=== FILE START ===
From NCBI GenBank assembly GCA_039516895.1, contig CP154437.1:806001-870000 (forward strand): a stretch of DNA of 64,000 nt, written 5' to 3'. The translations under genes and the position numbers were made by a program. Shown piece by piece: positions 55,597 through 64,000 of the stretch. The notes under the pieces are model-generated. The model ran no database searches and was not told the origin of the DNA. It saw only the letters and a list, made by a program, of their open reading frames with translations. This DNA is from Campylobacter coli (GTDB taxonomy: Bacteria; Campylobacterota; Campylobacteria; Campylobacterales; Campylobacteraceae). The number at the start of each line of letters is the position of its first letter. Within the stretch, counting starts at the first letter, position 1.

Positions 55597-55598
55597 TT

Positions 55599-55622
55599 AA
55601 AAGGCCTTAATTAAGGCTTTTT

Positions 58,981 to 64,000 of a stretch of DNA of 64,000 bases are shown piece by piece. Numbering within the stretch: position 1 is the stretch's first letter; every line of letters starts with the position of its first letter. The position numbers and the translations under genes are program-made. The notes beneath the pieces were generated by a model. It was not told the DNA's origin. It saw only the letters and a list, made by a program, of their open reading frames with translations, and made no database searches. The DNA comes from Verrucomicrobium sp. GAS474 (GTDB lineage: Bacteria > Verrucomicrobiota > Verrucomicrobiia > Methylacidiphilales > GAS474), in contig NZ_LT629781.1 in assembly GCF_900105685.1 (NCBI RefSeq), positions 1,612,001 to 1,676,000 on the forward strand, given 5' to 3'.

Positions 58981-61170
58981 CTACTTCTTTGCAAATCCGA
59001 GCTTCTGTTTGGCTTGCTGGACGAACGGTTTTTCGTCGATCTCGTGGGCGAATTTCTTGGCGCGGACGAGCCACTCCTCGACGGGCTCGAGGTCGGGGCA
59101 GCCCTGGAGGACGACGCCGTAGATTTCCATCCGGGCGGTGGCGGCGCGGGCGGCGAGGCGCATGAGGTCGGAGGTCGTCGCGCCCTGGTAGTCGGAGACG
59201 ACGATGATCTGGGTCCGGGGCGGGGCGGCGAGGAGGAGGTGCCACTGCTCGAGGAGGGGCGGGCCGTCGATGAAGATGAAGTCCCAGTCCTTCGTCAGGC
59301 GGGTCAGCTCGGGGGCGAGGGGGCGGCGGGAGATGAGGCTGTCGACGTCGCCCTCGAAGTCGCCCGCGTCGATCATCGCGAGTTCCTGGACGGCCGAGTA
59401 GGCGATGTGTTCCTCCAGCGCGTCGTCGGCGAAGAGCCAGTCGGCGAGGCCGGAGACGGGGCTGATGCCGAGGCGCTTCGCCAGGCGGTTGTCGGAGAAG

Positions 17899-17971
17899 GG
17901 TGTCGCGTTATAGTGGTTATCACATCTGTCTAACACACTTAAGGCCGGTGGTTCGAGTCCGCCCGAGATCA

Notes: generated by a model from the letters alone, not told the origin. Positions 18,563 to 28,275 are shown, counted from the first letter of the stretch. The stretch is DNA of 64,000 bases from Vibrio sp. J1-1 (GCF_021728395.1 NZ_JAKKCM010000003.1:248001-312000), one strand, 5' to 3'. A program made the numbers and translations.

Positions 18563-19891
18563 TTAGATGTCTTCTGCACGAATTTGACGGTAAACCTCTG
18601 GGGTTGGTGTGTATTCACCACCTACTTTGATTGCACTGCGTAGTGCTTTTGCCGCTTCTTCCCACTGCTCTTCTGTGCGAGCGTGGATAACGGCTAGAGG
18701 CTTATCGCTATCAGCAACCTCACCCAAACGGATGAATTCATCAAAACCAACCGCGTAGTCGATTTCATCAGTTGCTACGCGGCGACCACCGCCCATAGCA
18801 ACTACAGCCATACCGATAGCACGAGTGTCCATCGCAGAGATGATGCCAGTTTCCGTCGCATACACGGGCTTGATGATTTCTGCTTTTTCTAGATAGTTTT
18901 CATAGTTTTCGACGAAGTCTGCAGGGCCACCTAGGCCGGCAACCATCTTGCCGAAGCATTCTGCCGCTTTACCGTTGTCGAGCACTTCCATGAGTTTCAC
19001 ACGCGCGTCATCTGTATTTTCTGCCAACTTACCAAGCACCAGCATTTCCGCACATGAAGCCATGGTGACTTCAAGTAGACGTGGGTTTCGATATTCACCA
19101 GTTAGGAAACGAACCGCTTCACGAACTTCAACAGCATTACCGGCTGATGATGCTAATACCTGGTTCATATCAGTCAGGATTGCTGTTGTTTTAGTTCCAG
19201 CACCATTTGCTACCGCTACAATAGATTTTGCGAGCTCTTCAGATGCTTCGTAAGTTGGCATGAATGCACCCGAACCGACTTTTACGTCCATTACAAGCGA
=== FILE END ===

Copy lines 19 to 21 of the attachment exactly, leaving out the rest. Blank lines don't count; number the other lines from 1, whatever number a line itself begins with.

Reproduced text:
Positions 18563-19891
18563 TTAGATGTCTTCTGCACGAATTTGACGGTAAACCTCTG
18601 GGGTTGGTGTGTATTCACCACCTACTTTGATTGCACTGCGTAGTGCTTTTGCCGCTTCTTCCCACTGCTCTTCTGTGCGAGCGTGGATAACGGCTAGAGG